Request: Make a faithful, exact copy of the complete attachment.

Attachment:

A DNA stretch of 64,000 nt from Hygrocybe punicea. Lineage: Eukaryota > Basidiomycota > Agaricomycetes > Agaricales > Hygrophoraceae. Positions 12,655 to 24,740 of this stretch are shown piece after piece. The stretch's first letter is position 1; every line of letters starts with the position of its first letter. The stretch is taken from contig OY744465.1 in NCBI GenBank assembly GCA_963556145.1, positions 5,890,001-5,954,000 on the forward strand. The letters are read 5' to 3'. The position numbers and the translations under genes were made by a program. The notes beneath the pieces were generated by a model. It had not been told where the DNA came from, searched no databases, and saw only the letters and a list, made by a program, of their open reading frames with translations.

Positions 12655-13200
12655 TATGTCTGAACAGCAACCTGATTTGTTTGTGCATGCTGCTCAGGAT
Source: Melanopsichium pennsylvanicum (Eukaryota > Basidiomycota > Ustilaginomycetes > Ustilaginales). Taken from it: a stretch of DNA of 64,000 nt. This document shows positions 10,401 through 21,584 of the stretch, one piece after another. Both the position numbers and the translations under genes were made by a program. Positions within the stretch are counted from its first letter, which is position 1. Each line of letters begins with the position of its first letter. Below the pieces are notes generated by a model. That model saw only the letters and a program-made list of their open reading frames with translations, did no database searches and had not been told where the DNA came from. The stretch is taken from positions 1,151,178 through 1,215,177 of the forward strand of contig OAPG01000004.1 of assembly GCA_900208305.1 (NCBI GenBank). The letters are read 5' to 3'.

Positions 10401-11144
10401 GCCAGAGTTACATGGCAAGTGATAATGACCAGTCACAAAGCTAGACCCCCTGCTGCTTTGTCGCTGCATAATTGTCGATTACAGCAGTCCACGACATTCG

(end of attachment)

A DNA stretch of 64,000 nt from Hygrocybe punicea. Lineage: Eukaryota > Basidiomycota > Agaricomycetes > Agaricales > Hygrophoraceae. Positions 12,655 to 24,740 of this stretch are shown piece after piece. The stretch's first letter is position 1; every line of letters starts with the position of its first letter. The stretch is taken from contig OY744465.1 in NCBI GenBank assembly GCA_963556145.1, positions 5,890,001-5,954,000 on the forward strand. The letters are read 5' to 3'. The position numbers and the translations under genes were made by a program. The notes beneath the pieces were generated by a model. It had not been told where the DNA came from, searched no databases, and saw only the letters and a list, made by a program, of their open reading frames with translations.

Positions 12655-13200
12655 TATGTCTGAACAGCAACCTGATTTGTTTGTGCATGCTGCTCAGGAT
Source: Melanopsichium pennsylvanicum (Eukaryota > Basidiomycota > Ustilaginomycetes > Ustilaginales). Taken from it: a stretch of DNA of 64,000 nt. This document shows positions 10,401 through 21,584 of the stretch, one piece after another. Both the position numbers and the translations under genes were made by a program. Positions within the stretch are counted from its first letter, which is position 1. Each line of letters begins with the position of its first letter. Below the pieces are notes generated by a model. That model saw only the letters and a program-made list of their open reading frames with translations, did no database searches and had not been told where the DNA came from. The stretch is taken from positions 1,151,178 through 1,215,177 of the forward strand of contig OAPG01000004.1 of assembly GCA_900208305.1 (NCBI GenBank). The letters are read 5' to 3'.

Positions 10401-11144
10401 GCCAGAGTTACATGGCAAGTGATAATGACCAGTCACAAAGCTAGACCCCCTGCTGCTTTGTCGCTGCATAATTGTCGATTACAGCAGTCCACGACATTCG